4 Table of Contents Part 2 IOC Questionnaire Theme 1 Vision, legacy and communication Theme 2 Overall concept of the Olympic Games Theme 3 Political and public support Theme 4 Legal aspects Theme 5 Environment Theme 6 Finance Theme 7 Marketing TABLE Advertising controls (outdoor advertising) TABLE Advertising controls (advertising on public transport) TABLE Advertising controls (at the airports/airspace) Theme 8 Sport and venues TABLE 8.1 Competition schedule TABLE 8.5 Venues - overview TABLES 8.7 Venue financing TABLE 8.8 a) Venue use and ownership TABLE 8.8 b) Training venues TABLE 8.12 Responsibilities and scheduling for venue development TABLE 8.16 Venue schedule Appendix A Olympic programme Theme 9 Paralympic Games TABLE Paralympic venues TABLE Distances and travel times in TABLE 9.6 Paralympic competition schedule Theme 10 Olympic Village(s) Theme 11 Games Safety, Security and Medical Services Theme 12 Accommodation Theme 13 Transport TABLES 13.6 Transport infrastructure TABLE 13.9 Main parking areas TABLE Fleet and rolling stock TABLE Distances and travel times in 2012 and 2020 / competition venues TABLE Distances and travel times / training venues Theme 14 Media operations _230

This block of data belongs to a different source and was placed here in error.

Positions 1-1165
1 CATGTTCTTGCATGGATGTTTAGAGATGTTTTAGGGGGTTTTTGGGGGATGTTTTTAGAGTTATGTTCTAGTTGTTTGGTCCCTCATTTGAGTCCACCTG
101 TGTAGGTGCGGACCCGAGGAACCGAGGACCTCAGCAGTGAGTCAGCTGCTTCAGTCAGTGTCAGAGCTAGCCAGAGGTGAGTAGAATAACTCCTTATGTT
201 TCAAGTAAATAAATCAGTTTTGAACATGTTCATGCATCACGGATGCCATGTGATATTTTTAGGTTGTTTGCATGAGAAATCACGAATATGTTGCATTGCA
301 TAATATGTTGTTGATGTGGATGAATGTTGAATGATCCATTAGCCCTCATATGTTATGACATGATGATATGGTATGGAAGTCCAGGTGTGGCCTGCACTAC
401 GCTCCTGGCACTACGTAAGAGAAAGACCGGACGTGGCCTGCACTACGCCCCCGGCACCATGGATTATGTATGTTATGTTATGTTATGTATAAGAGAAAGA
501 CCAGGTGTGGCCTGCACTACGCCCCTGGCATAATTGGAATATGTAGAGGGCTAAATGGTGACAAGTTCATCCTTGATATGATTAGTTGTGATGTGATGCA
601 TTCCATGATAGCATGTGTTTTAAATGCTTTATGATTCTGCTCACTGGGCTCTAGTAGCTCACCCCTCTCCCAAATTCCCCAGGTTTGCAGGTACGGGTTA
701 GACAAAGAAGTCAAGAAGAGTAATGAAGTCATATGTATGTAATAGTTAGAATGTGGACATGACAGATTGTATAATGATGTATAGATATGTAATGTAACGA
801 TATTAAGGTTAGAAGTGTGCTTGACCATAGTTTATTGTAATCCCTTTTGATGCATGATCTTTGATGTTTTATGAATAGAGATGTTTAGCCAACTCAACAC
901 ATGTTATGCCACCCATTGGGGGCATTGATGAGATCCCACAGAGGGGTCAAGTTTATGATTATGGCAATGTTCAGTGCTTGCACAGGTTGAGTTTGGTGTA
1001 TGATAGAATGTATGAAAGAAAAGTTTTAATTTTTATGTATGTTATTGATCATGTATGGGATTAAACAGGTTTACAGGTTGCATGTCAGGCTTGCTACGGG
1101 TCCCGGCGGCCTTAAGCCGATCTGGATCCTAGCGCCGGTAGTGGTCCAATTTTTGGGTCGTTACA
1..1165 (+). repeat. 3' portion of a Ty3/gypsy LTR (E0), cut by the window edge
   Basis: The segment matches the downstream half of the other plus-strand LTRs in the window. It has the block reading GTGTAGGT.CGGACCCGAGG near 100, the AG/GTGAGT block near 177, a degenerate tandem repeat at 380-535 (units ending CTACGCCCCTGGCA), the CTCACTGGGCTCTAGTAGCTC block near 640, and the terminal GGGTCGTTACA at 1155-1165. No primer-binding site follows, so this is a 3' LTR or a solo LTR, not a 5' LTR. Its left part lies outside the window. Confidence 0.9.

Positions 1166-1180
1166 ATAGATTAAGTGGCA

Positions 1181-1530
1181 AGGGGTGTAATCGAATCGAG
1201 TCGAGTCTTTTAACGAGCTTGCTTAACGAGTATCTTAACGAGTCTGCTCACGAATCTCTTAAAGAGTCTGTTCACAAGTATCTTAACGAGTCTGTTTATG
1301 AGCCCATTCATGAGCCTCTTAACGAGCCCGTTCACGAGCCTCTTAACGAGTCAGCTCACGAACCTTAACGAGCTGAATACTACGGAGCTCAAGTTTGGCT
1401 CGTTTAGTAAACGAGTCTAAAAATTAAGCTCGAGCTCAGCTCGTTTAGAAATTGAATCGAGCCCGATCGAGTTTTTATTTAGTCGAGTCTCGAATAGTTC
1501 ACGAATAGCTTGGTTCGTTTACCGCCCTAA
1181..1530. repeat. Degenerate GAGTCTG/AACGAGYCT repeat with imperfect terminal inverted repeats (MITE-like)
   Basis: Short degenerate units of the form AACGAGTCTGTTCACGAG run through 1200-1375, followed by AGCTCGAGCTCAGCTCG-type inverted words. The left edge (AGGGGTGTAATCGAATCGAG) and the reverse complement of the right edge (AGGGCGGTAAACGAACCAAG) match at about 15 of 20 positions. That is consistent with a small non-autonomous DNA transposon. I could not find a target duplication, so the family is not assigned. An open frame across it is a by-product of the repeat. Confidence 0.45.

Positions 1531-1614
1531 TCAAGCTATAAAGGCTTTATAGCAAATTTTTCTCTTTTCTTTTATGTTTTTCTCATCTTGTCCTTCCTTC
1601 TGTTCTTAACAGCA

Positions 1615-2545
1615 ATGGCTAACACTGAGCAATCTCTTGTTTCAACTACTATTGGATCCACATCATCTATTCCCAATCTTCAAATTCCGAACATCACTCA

5 Table of Contents Part 3 Instructions Model Candidature File General presentation and layout Content instructions CD ROM instructions Model Guarantees File General presentation and layout List of all guarantees requested Standard text guarantees Checklist _230

6 I. Global Reference Data Name 2020 Candidature Procedure and Questionnaire Date MAY 2012 Specific Copyright Information All Trademarks listed in this document are the property of their respective owners. IOC 2012 ALL RIGHTS RESERVED 5_230